Newly discovered type of stem cell grows organs more easily

Pluripotent stem cells, capable of developing into any type of tissue, have historically been difficult to control and produce in large quantities in the lab. Now this problem might be a thing of the past, as researchers at the Salk Institute for Biological Studies in La Jolla, California, have discovered a new type of pluripotent stem cells that are easy to grow in a lab and capable of being directed to grow into several different types of cells.

The new type of stem cells, called "region-selective pluripotent stem cells" or rsPSCs, were discovered by Professor Juan Carlos Izpisua Belmonte and his team. They used chemicals to stimulate the growth of these cells in the lab, then injected them into different regions of a mouse embryo.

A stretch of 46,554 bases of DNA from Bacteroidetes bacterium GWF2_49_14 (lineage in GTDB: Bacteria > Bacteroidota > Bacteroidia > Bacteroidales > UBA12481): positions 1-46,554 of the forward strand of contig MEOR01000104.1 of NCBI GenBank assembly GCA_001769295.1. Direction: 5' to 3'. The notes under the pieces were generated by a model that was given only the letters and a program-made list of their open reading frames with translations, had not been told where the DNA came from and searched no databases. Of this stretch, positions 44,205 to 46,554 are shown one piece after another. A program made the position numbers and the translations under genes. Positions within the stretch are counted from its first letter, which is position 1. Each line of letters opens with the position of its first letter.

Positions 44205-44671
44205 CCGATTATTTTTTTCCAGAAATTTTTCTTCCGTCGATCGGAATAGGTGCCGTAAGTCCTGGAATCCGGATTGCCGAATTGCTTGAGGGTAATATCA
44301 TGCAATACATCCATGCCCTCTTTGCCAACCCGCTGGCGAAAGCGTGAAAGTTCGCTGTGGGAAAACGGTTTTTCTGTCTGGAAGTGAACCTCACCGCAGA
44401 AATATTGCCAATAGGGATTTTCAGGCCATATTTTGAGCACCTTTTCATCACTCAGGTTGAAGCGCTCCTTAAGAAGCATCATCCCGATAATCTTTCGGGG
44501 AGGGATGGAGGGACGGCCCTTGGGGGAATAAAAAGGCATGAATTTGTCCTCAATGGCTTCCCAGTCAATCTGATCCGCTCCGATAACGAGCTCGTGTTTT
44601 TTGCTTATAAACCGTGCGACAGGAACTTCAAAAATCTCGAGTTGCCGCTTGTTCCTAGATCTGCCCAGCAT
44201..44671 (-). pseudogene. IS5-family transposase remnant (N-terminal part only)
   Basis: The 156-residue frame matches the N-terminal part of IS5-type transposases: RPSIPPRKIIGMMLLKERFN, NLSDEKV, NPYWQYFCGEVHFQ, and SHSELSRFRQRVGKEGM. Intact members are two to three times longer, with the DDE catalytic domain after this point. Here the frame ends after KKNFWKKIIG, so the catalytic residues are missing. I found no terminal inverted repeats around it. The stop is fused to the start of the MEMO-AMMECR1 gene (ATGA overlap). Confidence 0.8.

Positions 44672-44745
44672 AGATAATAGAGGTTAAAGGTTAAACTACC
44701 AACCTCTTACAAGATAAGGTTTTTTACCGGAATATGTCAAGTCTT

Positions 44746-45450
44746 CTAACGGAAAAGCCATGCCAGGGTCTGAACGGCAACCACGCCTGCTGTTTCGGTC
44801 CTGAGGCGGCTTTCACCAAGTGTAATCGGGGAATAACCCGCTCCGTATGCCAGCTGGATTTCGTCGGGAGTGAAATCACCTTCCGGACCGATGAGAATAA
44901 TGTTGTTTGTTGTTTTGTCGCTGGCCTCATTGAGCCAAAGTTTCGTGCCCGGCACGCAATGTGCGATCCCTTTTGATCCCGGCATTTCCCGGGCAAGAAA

They found that the cells grew only on the tail, earning them the "region-specific" part of their name, and that they simultaneously matured into all three types of cells that are seen in the development of human embryos. The researchers also found that it was easy to edit the genomes of the rsPSCs, which has not so far been the case with other forms of pluripotent stem cells.

These results would seem to suggest that it might someday be possible to grow human organs for harvest inside animals. According to, Professor Belmonte is aware "that the challenges facing any future therapy using rsPSCs go beyond the purely scientific."

"Of course, the ethical implications behind creating a human-animal chimera for the purpose of obtaining human tissues and organs to save lives of millions needs to be carefully evaluated," he said.

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